Bush fire season is coming: stay safe

Bush fire season is coming: stay safe

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According to our state’s Country Fire Authority (CFA) Victoria is one of the most fire prone areas, globally. Right now is the time to make decisions and act. Please stay safe. The 2014 / 2015 seasonal outlook is an active fire season, particularly in central, western and northern Victoria. CFA Chief Officer Euan Ferguson shared this sobering prediction with the AFAC and Bushfire & Natural Hazards CRC Conference in New Zealand recently.

Take action right now

If you’re living in a high risk fire area, you need to be taking action right now. You must be well prepared and keep yourself, loved ones and your community protected.

Or, maybe it’s time to make genuine plans to relocate to an area where the threat is greatly reduced?

Staying put for now? Plan and prepare.

Surviving fire season is a shared responsibility. Both the Country Fire Authority (CFA) and the community play a collective role in keeping everyone safe.

Please make sure to use the Country Fire Authority’s (CFA) website, www.cfa.vic.gov.au as your main source for up to date information. We are not experts in this field, the CFA are. We’re an online community that cares about your safety. We believe every bit of prompting could help save lives.

If you love where you live enough that you’re prepared to continue the ongoing cycle of staying prepared and on high alert, here are some simple preparations you can get on top of now.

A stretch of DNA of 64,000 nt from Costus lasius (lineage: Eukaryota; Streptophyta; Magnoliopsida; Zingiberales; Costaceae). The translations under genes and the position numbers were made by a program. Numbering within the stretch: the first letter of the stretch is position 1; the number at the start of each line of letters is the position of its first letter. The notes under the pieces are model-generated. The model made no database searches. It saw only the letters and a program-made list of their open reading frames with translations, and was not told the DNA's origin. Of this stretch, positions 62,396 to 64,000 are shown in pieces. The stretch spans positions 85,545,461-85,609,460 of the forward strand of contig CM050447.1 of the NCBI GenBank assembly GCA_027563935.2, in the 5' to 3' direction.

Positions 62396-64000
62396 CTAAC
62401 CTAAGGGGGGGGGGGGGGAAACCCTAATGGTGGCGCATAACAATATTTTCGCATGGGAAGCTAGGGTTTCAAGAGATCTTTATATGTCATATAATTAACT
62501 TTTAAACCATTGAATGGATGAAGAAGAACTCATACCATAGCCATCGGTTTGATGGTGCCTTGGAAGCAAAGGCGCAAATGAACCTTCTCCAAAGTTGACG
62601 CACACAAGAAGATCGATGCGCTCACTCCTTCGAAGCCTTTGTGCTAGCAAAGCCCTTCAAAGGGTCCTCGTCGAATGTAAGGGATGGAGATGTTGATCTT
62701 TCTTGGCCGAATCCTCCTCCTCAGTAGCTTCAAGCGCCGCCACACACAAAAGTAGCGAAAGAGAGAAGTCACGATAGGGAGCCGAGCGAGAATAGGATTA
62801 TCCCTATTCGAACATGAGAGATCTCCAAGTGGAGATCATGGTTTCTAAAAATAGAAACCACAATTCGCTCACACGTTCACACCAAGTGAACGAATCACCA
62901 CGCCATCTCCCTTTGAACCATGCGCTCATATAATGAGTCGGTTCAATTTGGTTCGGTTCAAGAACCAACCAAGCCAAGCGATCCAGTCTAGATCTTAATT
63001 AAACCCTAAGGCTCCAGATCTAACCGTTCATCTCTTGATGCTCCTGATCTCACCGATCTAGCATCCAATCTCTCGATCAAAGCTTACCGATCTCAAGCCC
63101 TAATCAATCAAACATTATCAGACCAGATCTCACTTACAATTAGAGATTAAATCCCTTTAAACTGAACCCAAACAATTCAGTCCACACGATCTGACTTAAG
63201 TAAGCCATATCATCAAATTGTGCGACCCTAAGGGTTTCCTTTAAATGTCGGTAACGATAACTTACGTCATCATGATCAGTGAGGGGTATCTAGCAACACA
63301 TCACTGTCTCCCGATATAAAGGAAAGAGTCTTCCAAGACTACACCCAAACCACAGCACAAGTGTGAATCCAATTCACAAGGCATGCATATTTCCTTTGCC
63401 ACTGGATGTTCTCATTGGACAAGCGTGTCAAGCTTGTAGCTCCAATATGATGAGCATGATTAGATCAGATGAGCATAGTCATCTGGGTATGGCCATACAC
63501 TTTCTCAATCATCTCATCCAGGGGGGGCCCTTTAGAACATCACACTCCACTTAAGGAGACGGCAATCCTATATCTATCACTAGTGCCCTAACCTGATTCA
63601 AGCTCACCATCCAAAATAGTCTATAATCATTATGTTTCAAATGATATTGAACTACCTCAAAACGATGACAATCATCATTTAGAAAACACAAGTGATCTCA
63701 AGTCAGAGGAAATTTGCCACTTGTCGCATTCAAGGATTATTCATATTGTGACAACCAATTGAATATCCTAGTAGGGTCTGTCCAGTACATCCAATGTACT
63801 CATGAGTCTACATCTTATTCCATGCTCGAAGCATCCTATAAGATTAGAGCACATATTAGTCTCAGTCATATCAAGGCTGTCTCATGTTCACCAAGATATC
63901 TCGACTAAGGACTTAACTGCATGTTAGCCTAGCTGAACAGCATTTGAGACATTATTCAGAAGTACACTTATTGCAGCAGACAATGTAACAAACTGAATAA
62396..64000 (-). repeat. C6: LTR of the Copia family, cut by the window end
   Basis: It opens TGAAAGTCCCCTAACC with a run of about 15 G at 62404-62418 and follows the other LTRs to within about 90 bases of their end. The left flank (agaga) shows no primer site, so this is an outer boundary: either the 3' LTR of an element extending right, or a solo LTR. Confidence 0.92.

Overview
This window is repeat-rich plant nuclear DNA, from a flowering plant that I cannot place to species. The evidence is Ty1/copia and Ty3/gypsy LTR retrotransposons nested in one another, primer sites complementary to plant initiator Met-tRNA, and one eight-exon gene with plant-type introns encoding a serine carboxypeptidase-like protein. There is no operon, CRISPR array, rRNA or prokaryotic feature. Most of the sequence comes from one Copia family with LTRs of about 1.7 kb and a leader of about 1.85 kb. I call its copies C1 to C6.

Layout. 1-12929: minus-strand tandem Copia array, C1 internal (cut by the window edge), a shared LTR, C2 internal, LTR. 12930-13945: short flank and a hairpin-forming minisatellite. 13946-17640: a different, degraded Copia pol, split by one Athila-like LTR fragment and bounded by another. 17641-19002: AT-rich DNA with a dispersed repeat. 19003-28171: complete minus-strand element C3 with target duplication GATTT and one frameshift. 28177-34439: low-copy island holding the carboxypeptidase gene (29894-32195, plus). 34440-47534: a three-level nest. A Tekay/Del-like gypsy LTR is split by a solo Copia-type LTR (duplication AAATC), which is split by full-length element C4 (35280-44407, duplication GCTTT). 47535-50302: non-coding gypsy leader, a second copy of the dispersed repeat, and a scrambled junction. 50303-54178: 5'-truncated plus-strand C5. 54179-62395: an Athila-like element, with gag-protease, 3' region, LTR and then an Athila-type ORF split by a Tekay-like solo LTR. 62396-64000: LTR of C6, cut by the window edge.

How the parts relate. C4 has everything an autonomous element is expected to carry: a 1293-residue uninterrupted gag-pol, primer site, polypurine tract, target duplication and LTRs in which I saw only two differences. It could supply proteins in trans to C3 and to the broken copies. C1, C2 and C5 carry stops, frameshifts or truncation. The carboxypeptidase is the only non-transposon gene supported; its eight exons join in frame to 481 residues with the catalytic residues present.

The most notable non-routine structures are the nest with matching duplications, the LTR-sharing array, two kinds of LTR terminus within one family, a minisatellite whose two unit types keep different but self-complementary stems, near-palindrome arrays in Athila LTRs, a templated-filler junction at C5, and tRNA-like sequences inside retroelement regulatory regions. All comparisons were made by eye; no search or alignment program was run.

Get your fire plan ready.

A plan scribbled down on a notepad, or in an email is better than no plan. Agreeing who will do what, and when, is the key. Visit www.cfa.vic.gov.au for information on getting a fire plan ready.

Make sure smoke alarms work

Change your batteries right now. And keep spare batteries handy.

Turn hardcopies into softcopies

Scan important documents (for example, passports and insurances) and photos on to an electronic memory stick.

Pack an emergency kit

Have an emergency kit packed, safely located and ready to go. Make sure everyone knows where it is. Include:

  • a copy of your fire plan
  • a first aid kit
  • your memory stick of documents and photos
  • a powerful torch with spare, unopened batteries
  • a battery powered radio with spare, unopened batteries
  • a list of all your key telephone contacts, including the CFA, doctor, local Council, energy companies
  • a spare mobile phone with a pre-paid SIM card that you charge up every say, Wednesday
  • a hardcopy map with alternative exit routes clearly marked on it
  • woollen blankets
  • an overnight bag with a change of clothes, sanitary supplies and toiletries
  • plenty of bottled water.

Is it time to move from a prone zone?

The paradox of many high risk fire zones, is that they’re an idyllic, peaceful, leafy location to lead a tranquil lifestyle. Tranquility, often means sacrificing easy access to good infrastructure and services like medical specialists. This isn’t always the case. Many suburbs surrounded by grass, bush or parkland can also be high risk zones.

If you’re retired, or heading toward retirement, consider the investment – the time, emotion and cost of maintaining a property in a fire zone. Imagine living in a location where late spring and summer is about relaxation, not being on constant alert? Is it time to treat yourself to a less demanding lifestyle?

Geographically distant family and friends of loved ones living in high risk fire areas rarely sleep easily during fire season. The decision about where you choose to retire and embrace your later years affects all those that care about you.

You’ll still need to be prepared now, for this season. Think about making it the last season that you need to be living on high alert. De-stress your lifestyle. You deserve it.

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